- Blessed and Bewildered
March 29, 2016 | Full review

What experts didn't like

The pace suffers from the flurry of words, and the story is too long and didactic to earn favoured-book status.
- Quill and Quire

An Overview On Picture Books

There is nothing like enjoying the fascination of a child when you read to them from a picture book. Whether you cozy up under a blanket on a couch or read by a flashlight in a tent, your audience is sure to find joy in reading their favorite picture book over and over again. Picture books are a great combination of beautiful art (art is in the eye of the beholder) and compelling prose. There are only a few things that a good picture book needs, and you will certainly know when you’ve found a good one!

As a reader and true appreciator of a picture book, you’ll automatically find several things that make you love a picture book. First is the story. There is nothing better than a good story, and if it is good, it will certainly stick in your mind and keep you wanting to read the same book time after time. Kids often hold on to stories that are relatable — like “Goodnight Moon,” which is a story of something they can easily identify in the sky when they say goodnight.  On the other hand, picture books for young adults or teens might have a story of things that are out of this world and magical, such as “Harry Potter and The Sorcerer’s Stone: Illustrated Edition.”

Next, readers and onlookers alike will find that when the words and the art perfectly complement each other, the picture book will be a winner. In “The Day the Crayons Quit” by Drew Daywalt, you’ll find a kid-friendly storyline with child-like drawings for the pictures. This children’s book masters the playful give and take of the words with the pictures.

Lastly, the best picture books will yield that encore shouting from your little ones when you get to the end. That yearning for a reread is a surefire sign of a fantastic picture book. You will find that in “Giraffes Can’t Dance” by Giles Andreae and “Dragons Love Tacos” by Adam Rubin.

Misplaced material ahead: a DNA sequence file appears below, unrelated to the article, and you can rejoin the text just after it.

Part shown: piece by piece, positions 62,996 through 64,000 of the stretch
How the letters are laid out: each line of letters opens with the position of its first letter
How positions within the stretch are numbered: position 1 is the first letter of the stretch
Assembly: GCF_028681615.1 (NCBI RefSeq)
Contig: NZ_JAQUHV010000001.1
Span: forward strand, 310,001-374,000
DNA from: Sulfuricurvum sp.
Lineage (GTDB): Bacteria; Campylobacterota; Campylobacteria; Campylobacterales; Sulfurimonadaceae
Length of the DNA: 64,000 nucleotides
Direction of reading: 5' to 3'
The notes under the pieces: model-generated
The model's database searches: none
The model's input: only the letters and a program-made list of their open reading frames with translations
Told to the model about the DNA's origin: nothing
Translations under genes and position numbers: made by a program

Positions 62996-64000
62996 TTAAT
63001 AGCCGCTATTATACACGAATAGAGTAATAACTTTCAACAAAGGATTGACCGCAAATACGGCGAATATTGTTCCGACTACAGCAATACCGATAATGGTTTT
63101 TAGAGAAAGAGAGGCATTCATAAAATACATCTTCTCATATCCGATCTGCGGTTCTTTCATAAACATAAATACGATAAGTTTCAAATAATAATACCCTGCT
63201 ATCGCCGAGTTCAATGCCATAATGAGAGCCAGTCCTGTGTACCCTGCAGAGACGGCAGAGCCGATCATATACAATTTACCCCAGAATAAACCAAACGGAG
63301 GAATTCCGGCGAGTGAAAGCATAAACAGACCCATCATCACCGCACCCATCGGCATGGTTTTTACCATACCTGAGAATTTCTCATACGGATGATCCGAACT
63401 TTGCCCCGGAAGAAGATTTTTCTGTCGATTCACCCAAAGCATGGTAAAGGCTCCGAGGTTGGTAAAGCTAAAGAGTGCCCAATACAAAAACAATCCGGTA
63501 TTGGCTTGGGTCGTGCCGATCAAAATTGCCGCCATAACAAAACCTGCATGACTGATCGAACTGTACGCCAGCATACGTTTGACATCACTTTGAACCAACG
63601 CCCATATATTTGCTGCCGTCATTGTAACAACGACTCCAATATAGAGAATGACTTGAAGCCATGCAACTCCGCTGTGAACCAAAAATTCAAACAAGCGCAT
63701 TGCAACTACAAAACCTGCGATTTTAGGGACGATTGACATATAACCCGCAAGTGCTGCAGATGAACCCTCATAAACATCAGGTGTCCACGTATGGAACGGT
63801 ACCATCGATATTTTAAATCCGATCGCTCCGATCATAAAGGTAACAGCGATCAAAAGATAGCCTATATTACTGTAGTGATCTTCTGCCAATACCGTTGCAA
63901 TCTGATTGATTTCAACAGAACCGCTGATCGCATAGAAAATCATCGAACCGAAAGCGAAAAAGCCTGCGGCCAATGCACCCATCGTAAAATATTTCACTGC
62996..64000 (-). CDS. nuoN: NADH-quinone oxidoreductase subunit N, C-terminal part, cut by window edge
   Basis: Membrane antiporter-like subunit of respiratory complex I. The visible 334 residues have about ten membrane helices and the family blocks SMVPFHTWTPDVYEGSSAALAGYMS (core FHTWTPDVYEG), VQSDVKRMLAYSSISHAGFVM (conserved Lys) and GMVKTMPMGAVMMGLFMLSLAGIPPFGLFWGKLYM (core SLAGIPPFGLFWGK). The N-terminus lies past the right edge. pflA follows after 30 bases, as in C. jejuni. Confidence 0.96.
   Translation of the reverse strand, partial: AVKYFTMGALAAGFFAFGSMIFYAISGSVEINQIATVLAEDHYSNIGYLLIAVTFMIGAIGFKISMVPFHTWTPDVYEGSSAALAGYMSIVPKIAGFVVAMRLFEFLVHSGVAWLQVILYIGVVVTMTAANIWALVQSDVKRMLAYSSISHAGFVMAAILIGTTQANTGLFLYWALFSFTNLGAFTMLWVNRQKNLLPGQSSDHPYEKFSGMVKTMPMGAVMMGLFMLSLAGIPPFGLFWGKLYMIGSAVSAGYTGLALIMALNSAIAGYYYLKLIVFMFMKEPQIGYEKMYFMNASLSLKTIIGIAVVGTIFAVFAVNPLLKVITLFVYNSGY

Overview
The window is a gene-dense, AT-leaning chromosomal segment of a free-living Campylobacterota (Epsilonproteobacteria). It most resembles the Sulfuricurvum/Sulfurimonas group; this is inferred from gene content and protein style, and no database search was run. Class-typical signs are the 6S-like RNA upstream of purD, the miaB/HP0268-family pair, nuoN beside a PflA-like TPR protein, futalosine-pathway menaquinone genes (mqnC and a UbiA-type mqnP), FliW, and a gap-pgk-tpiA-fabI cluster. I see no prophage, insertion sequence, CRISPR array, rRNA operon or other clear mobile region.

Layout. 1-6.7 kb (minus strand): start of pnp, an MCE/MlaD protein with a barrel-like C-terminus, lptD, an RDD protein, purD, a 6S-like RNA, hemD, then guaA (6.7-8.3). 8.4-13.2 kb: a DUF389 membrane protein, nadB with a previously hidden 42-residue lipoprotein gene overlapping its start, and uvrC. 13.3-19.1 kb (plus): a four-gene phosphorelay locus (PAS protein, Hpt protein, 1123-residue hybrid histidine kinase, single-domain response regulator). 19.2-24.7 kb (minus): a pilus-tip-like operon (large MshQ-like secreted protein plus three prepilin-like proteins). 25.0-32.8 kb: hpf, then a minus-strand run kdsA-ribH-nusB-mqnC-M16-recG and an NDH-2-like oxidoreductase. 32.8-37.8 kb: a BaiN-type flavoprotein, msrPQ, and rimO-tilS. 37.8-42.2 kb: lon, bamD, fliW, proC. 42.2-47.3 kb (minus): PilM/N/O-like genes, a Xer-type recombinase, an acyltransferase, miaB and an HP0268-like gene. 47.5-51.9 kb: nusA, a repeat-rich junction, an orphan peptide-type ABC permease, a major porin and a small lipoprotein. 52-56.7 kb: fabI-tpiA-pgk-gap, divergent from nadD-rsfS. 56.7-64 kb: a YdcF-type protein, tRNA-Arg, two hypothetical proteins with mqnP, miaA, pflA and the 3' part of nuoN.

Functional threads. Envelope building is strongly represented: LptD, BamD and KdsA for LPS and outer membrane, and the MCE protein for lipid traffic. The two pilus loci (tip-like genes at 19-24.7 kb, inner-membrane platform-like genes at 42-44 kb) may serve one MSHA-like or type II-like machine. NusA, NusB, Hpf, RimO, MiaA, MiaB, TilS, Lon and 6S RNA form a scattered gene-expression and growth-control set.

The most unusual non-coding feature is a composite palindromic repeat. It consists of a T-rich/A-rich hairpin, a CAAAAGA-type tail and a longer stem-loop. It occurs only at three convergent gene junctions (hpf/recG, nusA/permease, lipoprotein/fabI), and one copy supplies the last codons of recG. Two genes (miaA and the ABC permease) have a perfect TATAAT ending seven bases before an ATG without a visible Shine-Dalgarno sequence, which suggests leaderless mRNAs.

Find that fun reading time with your kiddos when you pull these awesome picture books off the bookshelf and snuggle in for some quality time with them.

The Picture Book Buying Guide

  • One thing to keep in mind when buying a good picture book is your audience. Do your kids like a specific topic such as animals, vehicles or insects? And always keep their age in mind as you look for a good picture book.
  • Read the book summary before buying it to give you an idea of the story, and flip through the pages to check out the art.
  • Look for reviews from other readers.
  • Use your best resources: family and friends’ suggestions.
  • Make a visit to your local library and ask a librarian for suggestions. If your kiddo loves a book you read from the library, you can buy it to add to your child’s personal library.
  • Interactive picture books are a fantastic way to get children to love picture books. Even if the book doesn’t have flaps or touch-and-feel features, you can make a book interactive by asking the child to find a hidden object or dance like the characters in the book. Make it fun for them so they want to read the book again.